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The Kibbitznik: My Jewish Privilege

by Alyssa Goldstein Last year, Jon Stewart had Palestinian politician Mustafa Barghouti and Jewish-American left-wing activist  Anna Baltzer as guests on  The Daily Show. This show was tremendously controversial (for no other reason than the fact that Barghouti is Palestinian) and the interview became the most-watched Daily Show video on the internet, ever. I was […]

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The Kibbitznik: Shocked, I tell you!

by Alyssa Goldstein So it’s been a long time since I posted here, I’ve been so caught up in finals and all. I go to Bard college, which is commonly known as the “Bard Bubble” because it’s rather isolated from the rest of the world. Sometimes it’s easy to forget that things that are normal […]

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October 21: Jews Against the War

The first American casualty of the Vietnam War was killed during a training mission on this date in 1957. Of the 58,193 Americans in the military who died in that war, only 269 were Jewish. Jews were protesting instead of fighting: In 1964, they were twice as likely as Protestants and Catholics to favor a […]

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October 8: Magnus Hirschfeld

Dr. Magnus Hirschfeld’s Scientific-Humanitarian Committee, dedicated to decriminalizing homosexuality in Germany, opened its 1904 conference on this date. It was here that Anna Rüling (a non-Jew) came out as the first known lesbian activist in Germany. The Committee would gather over 5,000 signatories to a petition urging decriminalization, including Albert Einstein, Herman Hesse, Thomas Mann, […]

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September 30: Joachim Prinz

Rabbi Joachim Prinz, an anti-Nazi activist in Germany and a civil rights activist in the United States, died on this date in 1988. Prinz spoke at the 1963 March on Washington immediately before Dr. Martin Luther King, Jr. and declared that “the most urgent, the most disgraceful, the most shameful and the most tragic problem […]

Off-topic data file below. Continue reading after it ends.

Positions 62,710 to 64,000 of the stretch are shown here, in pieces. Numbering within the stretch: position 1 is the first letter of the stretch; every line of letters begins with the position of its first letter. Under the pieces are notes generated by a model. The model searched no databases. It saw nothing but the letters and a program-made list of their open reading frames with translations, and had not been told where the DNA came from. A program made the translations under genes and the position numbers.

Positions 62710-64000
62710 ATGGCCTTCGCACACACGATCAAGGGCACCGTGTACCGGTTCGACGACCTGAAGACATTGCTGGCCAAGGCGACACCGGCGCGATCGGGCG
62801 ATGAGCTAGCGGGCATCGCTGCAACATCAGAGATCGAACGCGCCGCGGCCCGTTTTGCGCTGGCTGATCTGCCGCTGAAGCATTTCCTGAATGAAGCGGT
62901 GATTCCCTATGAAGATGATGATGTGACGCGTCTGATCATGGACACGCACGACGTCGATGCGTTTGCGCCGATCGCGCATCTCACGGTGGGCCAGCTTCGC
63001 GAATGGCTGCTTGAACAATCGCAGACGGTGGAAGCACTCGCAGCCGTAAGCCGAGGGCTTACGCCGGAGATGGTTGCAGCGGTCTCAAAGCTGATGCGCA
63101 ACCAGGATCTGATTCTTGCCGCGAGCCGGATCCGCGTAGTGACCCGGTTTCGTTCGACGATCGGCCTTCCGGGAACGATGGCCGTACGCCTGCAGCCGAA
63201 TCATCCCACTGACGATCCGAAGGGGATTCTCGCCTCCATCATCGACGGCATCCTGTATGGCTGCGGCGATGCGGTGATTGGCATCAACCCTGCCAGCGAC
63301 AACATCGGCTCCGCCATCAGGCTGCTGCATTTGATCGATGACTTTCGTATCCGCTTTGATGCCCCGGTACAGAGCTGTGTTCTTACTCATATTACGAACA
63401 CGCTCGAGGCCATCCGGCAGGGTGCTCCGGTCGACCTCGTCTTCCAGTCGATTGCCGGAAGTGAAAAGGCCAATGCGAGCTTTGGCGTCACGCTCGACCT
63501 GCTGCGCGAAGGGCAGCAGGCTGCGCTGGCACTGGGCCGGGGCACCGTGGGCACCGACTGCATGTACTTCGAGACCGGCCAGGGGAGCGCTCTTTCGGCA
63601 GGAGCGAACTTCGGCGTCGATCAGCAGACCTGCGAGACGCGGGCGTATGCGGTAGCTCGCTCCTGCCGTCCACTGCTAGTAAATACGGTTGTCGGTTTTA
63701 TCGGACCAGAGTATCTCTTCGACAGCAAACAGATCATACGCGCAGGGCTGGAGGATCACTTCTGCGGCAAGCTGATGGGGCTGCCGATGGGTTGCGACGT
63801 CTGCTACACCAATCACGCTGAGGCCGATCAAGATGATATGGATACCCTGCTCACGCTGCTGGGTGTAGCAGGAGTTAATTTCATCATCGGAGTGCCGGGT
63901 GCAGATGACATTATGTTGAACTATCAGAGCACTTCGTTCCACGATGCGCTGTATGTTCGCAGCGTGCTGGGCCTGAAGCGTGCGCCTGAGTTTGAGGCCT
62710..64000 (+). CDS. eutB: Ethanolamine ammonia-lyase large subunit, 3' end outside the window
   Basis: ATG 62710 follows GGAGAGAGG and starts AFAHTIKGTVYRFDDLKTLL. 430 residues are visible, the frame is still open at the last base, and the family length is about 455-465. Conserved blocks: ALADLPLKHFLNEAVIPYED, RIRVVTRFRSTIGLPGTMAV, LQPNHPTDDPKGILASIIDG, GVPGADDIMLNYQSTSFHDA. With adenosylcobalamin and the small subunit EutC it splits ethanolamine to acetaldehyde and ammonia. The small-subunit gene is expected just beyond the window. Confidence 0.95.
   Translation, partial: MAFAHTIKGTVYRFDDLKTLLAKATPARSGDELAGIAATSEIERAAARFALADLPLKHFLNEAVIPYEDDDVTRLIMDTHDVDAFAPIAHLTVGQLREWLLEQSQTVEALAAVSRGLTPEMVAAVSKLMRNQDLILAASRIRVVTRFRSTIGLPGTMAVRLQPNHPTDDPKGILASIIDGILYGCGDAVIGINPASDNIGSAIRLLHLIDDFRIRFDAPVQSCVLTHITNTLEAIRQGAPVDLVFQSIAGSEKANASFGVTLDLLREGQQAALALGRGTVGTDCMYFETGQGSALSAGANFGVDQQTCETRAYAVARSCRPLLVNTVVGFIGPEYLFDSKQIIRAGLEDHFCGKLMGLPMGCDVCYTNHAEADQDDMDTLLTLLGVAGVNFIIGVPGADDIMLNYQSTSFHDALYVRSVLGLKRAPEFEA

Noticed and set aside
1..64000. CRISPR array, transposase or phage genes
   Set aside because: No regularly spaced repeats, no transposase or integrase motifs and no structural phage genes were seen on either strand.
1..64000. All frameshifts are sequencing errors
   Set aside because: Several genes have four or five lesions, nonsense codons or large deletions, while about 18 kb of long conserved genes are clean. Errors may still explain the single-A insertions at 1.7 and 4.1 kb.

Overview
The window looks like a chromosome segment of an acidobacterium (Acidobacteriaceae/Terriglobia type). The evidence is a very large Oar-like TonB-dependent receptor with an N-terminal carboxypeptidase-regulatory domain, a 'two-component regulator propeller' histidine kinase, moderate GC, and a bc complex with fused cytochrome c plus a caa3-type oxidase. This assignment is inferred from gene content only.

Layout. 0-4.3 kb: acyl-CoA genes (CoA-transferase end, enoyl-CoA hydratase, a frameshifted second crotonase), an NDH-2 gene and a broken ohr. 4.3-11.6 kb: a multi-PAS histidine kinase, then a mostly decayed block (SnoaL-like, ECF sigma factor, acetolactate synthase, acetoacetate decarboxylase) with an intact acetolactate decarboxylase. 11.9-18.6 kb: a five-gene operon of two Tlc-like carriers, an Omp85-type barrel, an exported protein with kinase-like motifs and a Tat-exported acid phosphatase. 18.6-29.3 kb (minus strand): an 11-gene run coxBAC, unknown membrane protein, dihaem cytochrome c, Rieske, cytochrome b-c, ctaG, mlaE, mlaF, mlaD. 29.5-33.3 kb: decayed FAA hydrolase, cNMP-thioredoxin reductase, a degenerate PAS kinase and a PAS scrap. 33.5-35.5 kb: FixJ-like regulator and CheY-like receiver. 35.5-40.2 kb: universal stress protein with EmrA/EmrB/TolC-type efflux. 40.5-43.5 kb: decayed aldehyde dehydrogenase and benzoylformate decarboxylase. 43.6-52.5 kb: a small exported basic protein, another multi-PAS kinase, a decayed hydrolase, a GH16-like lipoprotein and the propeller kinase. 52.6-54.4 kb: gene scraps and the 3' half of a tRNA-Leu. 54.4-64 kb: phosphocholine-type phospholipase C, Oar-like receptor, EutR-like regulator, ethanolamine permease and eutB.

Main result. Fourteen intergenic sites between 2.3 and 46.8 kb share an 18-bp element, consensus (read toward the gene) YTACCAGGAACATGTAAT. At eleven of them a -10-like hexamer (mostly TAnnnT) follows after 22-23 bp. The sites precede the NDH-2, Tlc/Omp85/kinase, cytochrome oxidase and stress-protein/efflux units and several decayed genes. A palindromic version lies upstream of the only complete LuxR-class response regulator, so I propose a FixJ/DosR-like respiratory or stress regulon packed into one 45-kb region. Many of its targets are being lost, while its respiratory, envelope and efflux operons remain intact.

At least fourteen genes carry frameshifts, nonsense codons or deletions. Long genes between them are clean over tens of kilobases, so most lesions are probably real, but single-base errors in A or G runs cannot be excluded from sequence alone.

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September 28: The Compassionate Commodore Levy

On this date in 1850, Congress amended a naval appropriations bill to outlaw the flogging of sailors. This began a decade’s worth of legislative maneuvering that would yield a complete ban in 1862. The effort was led by Uriah Phillips Levy, the first Jewish commodore (highest-ranking officer) in the U.S. Navy, who in 1838  had […]

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September 25: Human Ecology

Uri Bronfenbrenner, who helped inspire and shape the Head Start early education program, died on this date in 2005 in Ithaca, New York, at the age of 88. He was a developmental psychologist at Cornell who founded the field of “human ecology,” combining the disciplines of psychology, sociology, and anthropology to investigate what is involved […]

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August 26: Women’s Equality Day

Women’s Equality Day was established by Congress on this date in 1971, thanks to the activism of Representative Bella Abzug. Women’s Equality Day commemorates passage of the 19th Amendment to the Constitution on August 26, 1920, establishing women’s long-delayed right to vote. Fifty years later, on August 26, 1970, Betty Friedan led the Women’s Strike […]

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August 20: Trotsky’s Assassination

Marxist revolutionary Leon Trotsky (Lev Davidovich Bronstein) was fatally wounded by an assassin in Mexico on this date in 1940. After years of activism and imprisonment, Trotsky helped to lead the 1917 Bolshevik revolution and was the founder and commander of the Red Army, which was victorious in the civil war that followed the revolution. […]

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August 10: Dr. Jacobs

Aletta Henriette Jacobs, the first woman doctor in Holland and a leader in the fields of peace activism, birth control, women’s suffrage, control of venereal disease, and the legalization of prostitution, died on this date in 1929 in the Netherlands at age 75. Jacobs practiced medicine in Amsterdam and established a free clinic for poor […]

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